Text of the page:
I played a lot of games and I always found that first person view games stood the best chance of giving me motion sickness. I think a console game called Spiral the Dragon was one of the worst. On the other hand racing games, space sim games and flying games gave me the least problems which to me proves that this statement makes perfect sense. Maybe this VR tech will bring back the popularity of these kinds of games considering they were my favourites when I was a kid.

On the other hand I remember reading about a tech which applied electrical shocks to alter your sense of balance. While this might be a little extreme, it might be the solution to this problem.

Comment: Chevy Volt is a good compromise (Score 2) 247

by foxalopex (#47385047) Attached to: Tesla Aims For $30,000 Price, 2017 Launch For Model E

For folks who want an electric now, the Chevy Volt is basically one for about 40 miles and then it switches over to gas for longer trips. It's a little small for some folks but being a hatchback, you can actually carry quite a bit of stuff provided you are not carrying passengers and price wise it's actually pretty close to $30K as well. I've owned mine for the last 2 years and it's turned out to be a much better car than I even thought.

Comment: Color E-Ink Tablet (Score 1) 321

by foxalopex (#47112513) Attached to: I Want a Kindle Killer

I think what the author is really looking for here is a Color E-Ink Tablet. I would be very interested in such a device as well but alas such a device doesn't exist on the market sadly for a reasonable price. Folks seem pleased with back-lit displays but I find them not as comfortable to look at as an E-Paper device.

Comment: Asus Black Knight Routers (Score 1) 113

by foxalopex (#46823239) Attached to: WRT54G Successor Falls Flat On Promises

I would highly suggest Asus routers as a good alternative. Their native firmware is a customized verison of OpenWRT and they can be setup to run a version of Tomato firmware if you can't be bothered with the complexity. I own an RT-N66U myself and highly recommend it and it's successors. They even have a microSD slot inside for no apparent reason other than for hacking.

Comment: Re:Why would it kill millions? (Score 1) 987

by foxalopex (#46625301) Attached to: UN Report: Climate Changes Overwhelming

Mankind especially is very good at adapting to even quite sudden changes in climate, as are animals. They will move between regions, they will adapt to conditions. Areas naturally see drought and wet years over the lifespans of animals, they have to be able to deal with that - so they can also adapt to an overall change as well.

Umm no, I think you misunderstand how this works. Let's say you have 10 minutes of air. You need to spend 10 minutes in space. You're now told you have 5 minutes of air and to "adapt.". How do you "adapt"? The easiest solution is to draw straws and to have someone die in your place. Good-luck figuring out who and if you don't kill each other doing it. The problem is these poor countries are EXTREMELY poor, there's millions that are living on a knife's edge in that any small change in their lives will kill them outright or start literally a war. Yeah, we'll adopt all right but not all of us will make it though. Your logic is flawed.

Comment: Report Believable, but what to do? (Score 3, Interesting) 987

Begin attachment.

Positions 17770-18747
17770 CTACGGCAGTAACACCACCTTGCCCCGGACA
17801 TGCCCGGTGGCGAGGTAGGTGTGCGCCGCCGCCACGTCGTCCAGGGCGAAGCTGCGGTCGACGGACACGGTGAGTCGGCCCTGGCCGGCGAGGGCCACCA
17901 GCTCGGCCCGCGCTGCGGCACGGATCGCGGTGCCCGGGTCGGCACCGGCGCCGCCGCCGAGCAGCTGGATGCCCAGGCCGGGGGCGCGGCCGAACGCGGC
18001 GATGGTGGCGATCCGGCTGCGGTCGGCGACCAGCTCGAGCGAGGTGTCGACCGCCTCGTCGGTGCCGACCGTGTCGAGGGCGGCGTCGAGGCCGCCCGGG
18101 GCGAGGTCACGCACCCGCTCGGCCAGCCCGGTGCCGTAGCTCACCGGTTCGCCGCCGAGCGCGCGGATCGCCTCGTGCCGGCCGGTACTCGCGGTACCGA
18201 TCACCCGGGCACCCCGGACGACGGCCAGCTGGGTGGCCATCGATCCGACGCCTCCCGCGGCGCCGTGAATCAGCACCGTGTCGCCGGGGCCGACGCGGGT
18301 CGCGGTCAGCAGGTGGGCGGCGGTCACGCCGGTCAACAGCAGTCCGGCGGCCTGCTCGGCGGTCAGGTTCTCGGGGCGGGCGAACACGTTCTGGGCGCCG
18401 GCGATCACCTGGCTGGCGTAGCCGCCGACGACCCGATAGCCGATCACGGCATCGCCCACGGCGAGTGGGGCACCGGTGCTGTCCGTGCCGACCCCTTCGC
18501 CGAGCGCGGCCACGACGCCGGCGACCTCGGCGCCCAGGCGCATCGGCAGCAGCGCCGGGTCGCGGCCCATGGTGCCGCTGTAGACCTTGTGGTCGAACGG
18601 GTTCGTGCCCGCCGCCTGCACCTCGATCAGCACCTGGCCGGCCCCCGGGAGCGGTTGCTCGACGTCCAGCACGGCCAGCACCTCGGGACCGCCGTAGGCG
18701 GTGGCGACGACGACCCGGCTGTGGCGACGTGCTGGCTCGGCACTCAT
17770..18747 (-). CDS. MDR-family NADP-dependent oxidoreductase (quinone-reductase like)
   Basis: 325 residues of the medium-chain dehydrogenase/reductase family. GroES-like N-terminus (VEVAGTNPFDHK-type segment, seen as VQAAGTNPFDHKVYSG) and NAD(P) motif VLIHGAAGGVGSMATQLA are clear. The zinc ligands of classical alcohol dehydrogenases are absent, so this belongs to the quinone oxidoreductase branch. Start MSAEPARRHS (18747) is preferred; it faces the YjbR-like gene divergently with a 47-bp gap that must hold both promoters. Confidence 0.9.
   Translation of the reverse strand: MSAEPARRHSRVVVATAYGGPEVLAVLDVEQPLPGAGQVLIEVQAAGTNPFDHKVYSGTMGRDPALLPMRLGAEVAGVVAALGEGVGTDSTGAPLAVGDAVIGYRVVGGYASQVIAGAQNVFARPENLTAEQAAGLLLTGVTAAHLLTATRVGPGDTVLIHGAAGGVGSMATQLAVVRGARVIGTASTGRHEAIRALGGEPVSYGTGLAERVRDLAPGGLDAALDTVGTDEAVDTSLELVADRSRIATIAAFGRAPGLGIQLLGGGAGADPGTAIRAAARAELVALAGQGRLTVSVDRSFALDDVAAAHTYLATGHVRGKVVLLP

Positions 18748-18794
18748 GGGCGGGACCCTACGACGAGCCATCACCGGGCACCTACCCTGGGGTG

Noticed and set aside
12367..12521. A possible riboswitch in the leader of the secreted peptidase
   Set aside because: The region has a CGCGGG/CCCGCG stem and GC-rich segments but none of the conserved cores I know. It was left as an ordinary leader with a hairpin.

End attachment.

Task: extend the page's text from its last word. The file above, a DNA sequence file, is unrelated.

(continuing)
by foxalopex (#46624499) Attached to: UN Report: Climate Changes Overwhelming

I have always found it interesting that a lot of folks would prefer that such problems didn't exist when even simple logic seems to point to the fact that it is human caused. Common sense tells you that if a billion of us start to burn things it might have some negative effects. Heck, I remember as a kid we use to dig holes in a riverbank for fun and over time with a few sticks we managed to amazingly reshape the entire riverbank. Granted maybe I shouldn't be so hard on folks who refuse to believe in it. After all if it doesn't directly affect me and I can't do anything about it, it doesn't exist right?

The real problem is what to do about it. It probably isn't all gloom and doom. The UN is making a huge deal of it because let's face it there's a LOT of third world and poor countries out there where even a small shift in climate would kill millions. The UN represents ALL countries. For us richer nations it will probably be uncomfortable, maybe an inconvenience at worst so long as serious world war doesn't break out. Still I wonder how morally bad we would feel if we knew that say saving a little now could save millions in another country. Sadly I suspect in the end greed will win out and we'll likely take the difficult road in life. It seems to sadly be what we do best. Wait until things get bad or someone dies, then try to fix it if we can.

Comment: Hopefully Stable and NOT explosive! (Score 1) 131

by foxalopex (#46399831) Attached to: Sulfur Polymers Could Enable Long-Lasting, High-Capacity Batteries

Technically we could easily make a high powered battery pack using Lithium Polymer batteries due to their high energy densities. The downside of course is your car turns into a bomb if the battery pack malfunctions or is punctured. I wonder if these high density Sulphur batteries are as stable as some of the Lithium Phosphate Manganese batteries that are used in modern electric cars? Otherwise we'll never see them in large applications because they would be considered to be unsafe.

"Don't discount flying pigs before you have good air defense." -- jvh@clinet.FI